The second war

Following his subjugation, Decebalus complied with Rome for a time, but was soon inciting revolt among tribes against them and pillaging Roman colonies across the Danube. True to the intrepid and optimistic nature he had become renowned for, Trajan rallied his forces once more in AD 106 for a second war against the Kingdom of Dacia.

Dacian Water Pipe

Like the first conflict, the second war involved several skirmishes that proved costly to the Roman military, who, facing large numbers of allied tribes, struggled to attain a decisive victory, resulting in a second temporary peace. Eventually, goaded repeatedly by the behavior of Decebalus and his repeated violations of the treaty, Rome again brought in legions, took the offensive and prevailed resuming the conflict in 105. The next year they took all of Dacia beginning with an assault against the capital and fortress Sarmisegetusa from the beginning of the summer of 106 with the participation of the legions II ADIUTRIX and FLAVIA FELIX and a detachment (vexillatio) from Legio VI Ferrata.

The Dacians repelled the first attack, but the Romans destroyed the water pipes to the Dacian capital. The city was burned to the ground. Decebalus fled, but later committed suicide rather than face capture. Nevertheless, the war went on. Thanks to the treason of a confidant of the Dacian king, Bicilis, the Romans found Decebalus's treasure in the river of Sargesia/Sargetia - a fortune estimated by Jerome Carcopino at 165,500 kg of gold and 331,000 kg of silver. The last battle with the army of the Dacian king took place at Porolissum (Moigrad).

Conclusion and aftermath

Denarius issued by Trajan to celebrate the winning of the Dacian Wars.

Front. Text: IMP TRAIANO AVG GER DAC PM TR P COS V PP. Image: Laureate head right; the legend abbreviates as Imperator. Trajan. Augustus. Germanicus. Dacicus. Pontifex Maximus. Tribuniciae Potestate. Consul V. Pater Patriae.

Reverse. Text: SPQR OPTIMO PRINCIPI. Image: Dacian soldier wearing the Dacian peaked cap, seated on shield in mourning, with the curbed Dacian Falx (sabre) below. The reverse abbreviates Senatus Populus Que Romanus. Optimo Principi.

Trajan was notorious for the length of his inscriptions, which are the longest of the imperial series. Here, the titles actually form a continuum on both sides of the coin. It all translates as "Imperator, Trajan the Augustus, victor over the Germans and Dacians, chief priest, with the power of a tribune, consul for the fifth time, father of his country, the Senate and People of Rome: best of emperors.". - Reference: RIC II 219, BMC 175, RSC 529.

The Dacian Wars were a huge triumph for Rome and its armies. Trajan announced a total of 123 days of glorious celebrations throughout the Empire. Dacia's rich gold mines were secured, which provided a helpful source of finance for Rome's future campaigns and assisted the rapid expansion of Roman towns throughout Europe. The remains of the mining activities are still visible, especially at Roşia Montană. One hundred thousand male slaves were sent back to Rome; and in order to discourage future revolts Legio XIII Gemina and Legio V Macedonica were permanently posted in Dacia, the veterans of these legions were given land in Dacia and married Dacian women. This would lead to the birth of the Romanians. The conquered half (southern) of Dacia was annexed, becoming a province while the northern part remained free but never formed a state. The two wars were notable victories in Rome's extensive expansionist campaigns, gaining the people's admiration and support for Trajan. The conclusion of the Dacian Wars marked a period of sustained growth and relative peace in Rome. An extensive building project was begun, which in turn improved Rome's civic infrastructure as a whole. Trajan became a true and honorable civil Emperor, thereby paving the way for further internal expansion and reinforcement within the Roman Empire as a whole.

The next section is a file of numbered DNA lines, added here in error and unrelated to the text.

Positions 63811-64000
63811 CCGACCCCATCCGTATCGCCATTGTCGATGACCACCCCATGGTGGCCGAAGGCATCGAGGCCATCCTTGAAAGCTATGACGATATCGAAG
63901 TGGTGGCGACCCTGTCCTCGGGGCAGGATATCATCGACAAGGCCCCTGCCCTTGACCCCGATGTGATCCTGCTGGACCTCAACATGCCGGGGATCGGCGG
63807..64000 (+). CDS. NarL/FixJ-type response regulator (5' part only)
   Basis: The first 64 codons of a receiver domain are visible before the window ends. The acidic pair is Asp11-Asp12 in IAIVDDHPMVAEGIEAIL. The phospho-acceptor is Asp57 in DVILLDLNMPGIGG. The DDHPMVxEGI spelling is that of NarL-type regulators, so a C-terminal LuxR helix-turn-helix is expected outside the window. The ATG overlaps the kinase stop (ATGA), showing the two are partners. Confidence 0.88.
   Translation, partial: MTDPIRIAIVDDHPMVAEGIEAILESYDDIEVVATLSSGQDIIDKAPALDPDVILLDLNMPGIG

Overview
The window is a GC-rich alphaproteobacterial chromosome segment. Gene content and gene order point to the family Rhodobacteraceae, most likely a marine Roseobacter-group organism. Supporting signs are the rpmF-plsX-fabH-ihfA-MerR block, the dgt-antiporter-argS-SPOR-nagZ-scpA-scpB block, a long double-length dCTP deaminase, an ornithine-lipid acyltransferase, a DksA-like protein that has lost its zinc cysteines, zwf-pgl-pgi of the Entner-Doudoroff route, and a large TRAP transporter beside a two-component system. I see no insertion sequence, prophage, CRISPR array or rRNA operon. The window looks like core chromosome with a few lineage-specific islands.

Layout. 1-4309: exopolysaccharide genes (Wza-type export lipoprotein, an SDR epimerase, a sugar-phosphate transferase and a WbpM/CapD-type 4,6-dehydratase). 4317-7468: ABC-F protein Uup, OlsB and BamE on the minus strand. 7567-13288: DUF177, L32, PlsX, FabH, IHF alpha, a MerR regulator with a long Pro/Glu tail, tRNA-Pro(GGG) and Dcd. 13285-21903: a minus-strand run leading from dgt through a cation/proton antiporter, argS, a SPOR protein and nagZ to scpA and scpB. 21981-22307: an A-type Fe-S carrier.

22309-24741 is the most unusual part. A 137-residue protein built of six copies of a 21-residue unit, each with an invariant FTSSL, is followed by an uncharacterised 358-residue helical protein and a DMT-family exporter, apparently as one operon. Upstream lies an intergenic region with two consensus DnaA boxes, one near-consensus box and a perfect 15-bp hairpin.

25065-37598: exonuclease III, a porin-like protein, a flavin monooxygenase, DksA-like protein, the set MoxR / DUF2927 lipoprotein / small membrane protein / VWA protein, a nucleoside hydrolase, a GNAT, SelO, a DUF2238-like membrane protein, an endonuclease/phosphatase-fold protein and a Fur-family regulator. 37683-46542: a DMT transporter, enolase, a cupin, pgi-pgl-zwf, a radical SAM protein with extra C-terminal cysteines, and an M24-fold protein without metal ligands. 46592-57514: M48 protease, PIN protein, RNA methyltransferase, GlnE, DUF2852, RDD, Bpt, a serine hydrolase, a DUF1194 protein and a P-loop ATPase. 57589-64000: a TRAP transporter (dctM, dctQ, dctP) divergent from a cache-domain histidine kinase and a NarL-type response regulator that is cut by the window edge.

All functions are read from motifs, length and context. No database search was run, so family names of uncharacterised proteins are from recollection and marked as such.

See also



Notes and citations

  1. ^ Goldsworthy, In the Name of Rome, p. 322
  2. ^ Matyszak, The Enemies of Rome, p. 213
  3. ^ Matyszak, The Enemies of Rome, p. 215
  4. ^ Matyszak, The Enemies of Rome, p. 216
  5. ^ Luttwak, The Grand Strategy of the Roman Empire, p. 53
  6. ^ a b Matyszak, The Enemies of Rome, p. 217
  7. ^ Matyszak, The Enemies of Rome, p. 219
  8. ^ Luttwak, The Grand Strategy of the Roman Empire, p. 54
  9. ^ Goldsworthy, In the Name of Rome, p. 329
  10. ^ Matyszak, The Enemies of Rome, p. 222
  11. ^ Matyszak, The Enemies of Rome, p. 223
  12. ^ Luttwak, The Grand Strategy of the Roman Empire, p. 39
  13. ^ "De Imperatoribus Romanis". "Battle of Sarmizegetusa (Sarmizegetuza), A.D. 105. During Trajan's reign one of the most important Roman successes was the victory over the Dacians. The first important confrontation between the Romans and the Dacians took place in the year 87 and was initiated by Domitian. The praetorian prefect Cornelius Fuscus led five or six legions across the Danube on a bridge of ships and advanced towards Banat (in Romania). The Romans were surprised by a Dacian attack at Tapae (near the village of Bucova, in Romania). Legion V Alaude was crushed and Cornelius Fuscus was killed. The victorious general was originally known as Diurpaneus (see Manea, p.109), but after this victory he was called Decebalus ("the brave one")."  
  14. ^ "De Imperatoribus Romanis". "In the year 88, the Romans resumed the offensive. The Roman troops were now led by the general Tettius Iulianus. The battle took place again at Tapae but this time the Romans defeated the Dacians. For fear of falling into a trap, Iulianus abandoned his plans of conquering Sarmizegetuza and, at the same time, Decebalus asked for peace. At first, Domitian refused this request , but after he was defeated in a war in Pannonia against the Marcomanni (a Germanic tribe), the emperor was obliged to accept the peace."